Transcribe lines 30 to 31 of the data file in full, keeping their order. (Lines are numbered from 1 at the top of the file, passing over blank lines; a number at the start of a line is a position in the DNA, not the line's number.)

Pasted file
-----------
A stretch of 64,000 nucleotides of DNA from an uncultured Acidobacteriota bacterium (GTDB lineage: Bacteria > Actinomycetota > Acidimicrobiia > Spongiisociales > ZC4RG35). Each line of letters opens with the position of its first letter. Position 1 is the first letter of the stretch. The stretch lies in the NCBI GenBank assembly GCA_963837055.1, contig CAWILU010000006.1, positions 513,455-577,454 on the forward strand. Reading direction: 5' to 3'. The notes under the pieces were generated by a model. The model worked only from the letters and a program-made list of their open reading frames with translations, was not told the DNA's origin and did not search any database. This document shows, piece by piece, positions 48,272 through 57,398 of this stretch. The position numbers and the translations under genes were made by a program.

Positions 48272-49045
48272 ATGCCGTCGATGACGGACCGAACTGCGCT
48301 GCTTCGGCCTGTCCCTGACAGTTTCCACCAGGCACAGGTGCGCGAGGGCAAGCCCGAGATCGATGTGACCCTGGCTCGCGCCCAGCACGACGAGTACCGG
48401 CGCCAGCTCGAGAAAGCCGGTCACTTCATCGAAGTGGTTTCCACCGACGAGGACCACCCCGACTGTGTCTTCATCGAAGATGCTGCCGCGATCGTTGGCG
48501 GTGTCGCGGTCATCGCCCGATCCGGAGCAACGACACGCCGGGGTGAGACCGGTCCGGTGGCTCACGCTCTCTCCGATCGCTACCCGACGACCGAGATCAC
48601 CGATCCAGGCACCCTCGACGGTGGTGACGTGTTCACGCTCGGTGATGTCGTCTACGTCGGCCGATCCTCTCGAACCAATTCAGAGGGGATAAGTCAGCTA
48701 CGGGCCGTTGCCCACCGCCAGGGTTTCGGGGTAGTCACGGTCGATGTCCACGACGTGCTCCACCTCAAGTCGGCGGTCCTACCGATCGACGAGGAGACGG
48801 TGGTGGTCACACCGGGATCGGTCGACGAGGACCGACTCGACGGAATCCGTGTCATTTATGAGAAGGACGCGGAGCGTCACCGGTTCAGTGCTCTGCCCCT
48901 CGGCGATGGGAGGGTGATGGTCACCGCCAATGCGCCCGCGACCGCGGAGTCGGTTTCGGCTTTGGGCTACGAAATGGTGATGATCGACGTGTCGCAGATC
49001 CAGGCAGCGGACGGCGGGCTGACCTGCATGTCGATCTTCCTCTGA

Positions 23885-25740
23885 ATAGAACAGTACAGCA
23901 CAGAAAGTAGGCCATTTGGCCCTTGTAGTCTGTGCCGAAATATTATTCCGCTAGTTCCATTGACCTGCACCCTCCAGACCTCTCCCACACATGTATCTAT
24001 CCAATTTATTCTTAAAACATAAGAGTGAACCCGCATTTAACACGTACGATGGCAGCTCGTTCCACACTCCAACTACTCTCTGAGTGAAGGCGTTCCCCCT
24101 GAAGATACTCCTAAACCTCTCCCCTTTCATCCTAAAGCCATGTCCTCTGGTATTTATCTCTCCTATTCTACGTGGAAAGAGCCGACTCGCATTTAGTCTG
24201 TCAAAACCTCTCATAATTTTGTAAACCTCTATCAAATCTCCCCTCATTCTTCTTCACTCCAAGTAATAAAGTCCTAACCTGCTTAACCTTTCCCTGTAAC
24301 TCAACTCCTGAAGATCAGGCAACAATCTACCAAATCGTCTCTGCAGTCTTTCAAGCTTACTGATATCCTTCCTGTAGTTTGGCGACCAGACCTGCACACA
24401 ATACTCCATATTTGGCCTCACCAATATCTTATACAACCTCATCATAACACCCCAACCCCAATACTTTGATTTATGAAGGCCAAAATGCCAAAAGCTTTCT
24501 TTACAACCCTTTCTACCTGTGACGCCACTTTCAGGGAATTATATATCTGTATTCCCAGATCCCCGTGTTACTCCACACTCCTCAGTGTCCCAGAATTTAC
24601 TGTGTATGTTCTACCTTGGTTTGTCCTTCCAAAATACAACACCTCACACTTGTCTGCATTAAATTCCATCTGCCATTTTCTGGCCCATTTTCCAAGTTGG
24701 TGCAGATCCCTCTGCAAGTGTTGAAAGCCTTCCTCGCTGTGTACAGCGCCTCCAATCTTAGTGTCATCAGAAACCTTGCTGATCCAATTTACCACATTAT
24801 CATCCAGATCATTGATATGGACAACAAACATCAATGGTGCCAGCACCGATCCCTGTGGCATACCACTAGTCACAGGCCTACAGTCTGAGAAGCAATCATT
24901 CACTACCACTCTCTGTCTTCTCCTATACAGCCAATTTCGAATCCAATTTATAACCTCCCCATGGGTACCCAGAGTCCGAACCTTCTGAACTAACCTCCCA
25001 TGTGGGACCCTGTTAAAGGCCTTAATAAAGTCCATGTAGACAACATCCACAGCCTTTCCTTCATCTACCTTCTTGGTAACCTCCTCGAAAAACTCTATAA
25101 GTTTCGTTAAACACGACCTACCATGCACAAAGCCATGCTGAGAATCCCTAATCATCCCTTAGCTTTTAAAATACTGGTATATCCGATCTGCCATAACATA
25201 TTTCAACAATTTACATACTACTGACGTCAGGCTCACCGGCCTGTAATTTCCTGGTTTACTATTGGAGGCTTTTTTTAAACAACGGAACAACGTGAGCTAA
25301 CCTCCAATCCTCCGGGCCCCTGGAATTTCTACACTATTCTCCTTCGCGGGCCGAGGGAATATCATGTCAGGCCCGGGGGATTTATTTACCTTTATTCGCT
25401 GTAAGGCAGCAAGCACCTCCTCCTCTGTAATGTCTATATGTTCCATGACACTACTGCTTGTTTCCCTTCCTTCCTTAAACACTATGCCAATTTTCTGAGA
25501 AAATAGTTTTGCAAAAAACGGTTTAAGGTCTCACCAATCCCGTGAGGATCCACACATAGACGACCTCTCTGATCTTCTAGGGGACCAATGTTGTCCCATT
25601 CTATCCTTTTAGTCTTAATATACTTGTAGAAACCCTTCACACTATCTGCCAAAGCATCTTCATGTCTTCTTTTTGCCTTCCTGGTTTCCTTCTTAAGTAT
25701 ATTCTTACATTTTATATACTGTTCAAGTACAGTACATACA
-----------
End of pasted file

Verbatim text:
25501 AAATAGTTTTGCAAAAAACGGTTTAAGGTCTCACCAATCCCGTGAGGATCCACACATAGACGACCTCTCTGATCTTCTAGGGGACCAATGTTGTCCCATT
25601 CTATCCTTTTAGTCTTAATATACTTGTAGAAACCCTTCACACTATCTGCCAAAGCATCTTCATGTCTTCTTTTTGCCTTCCTGGTTTCCTTCTTAAGTAT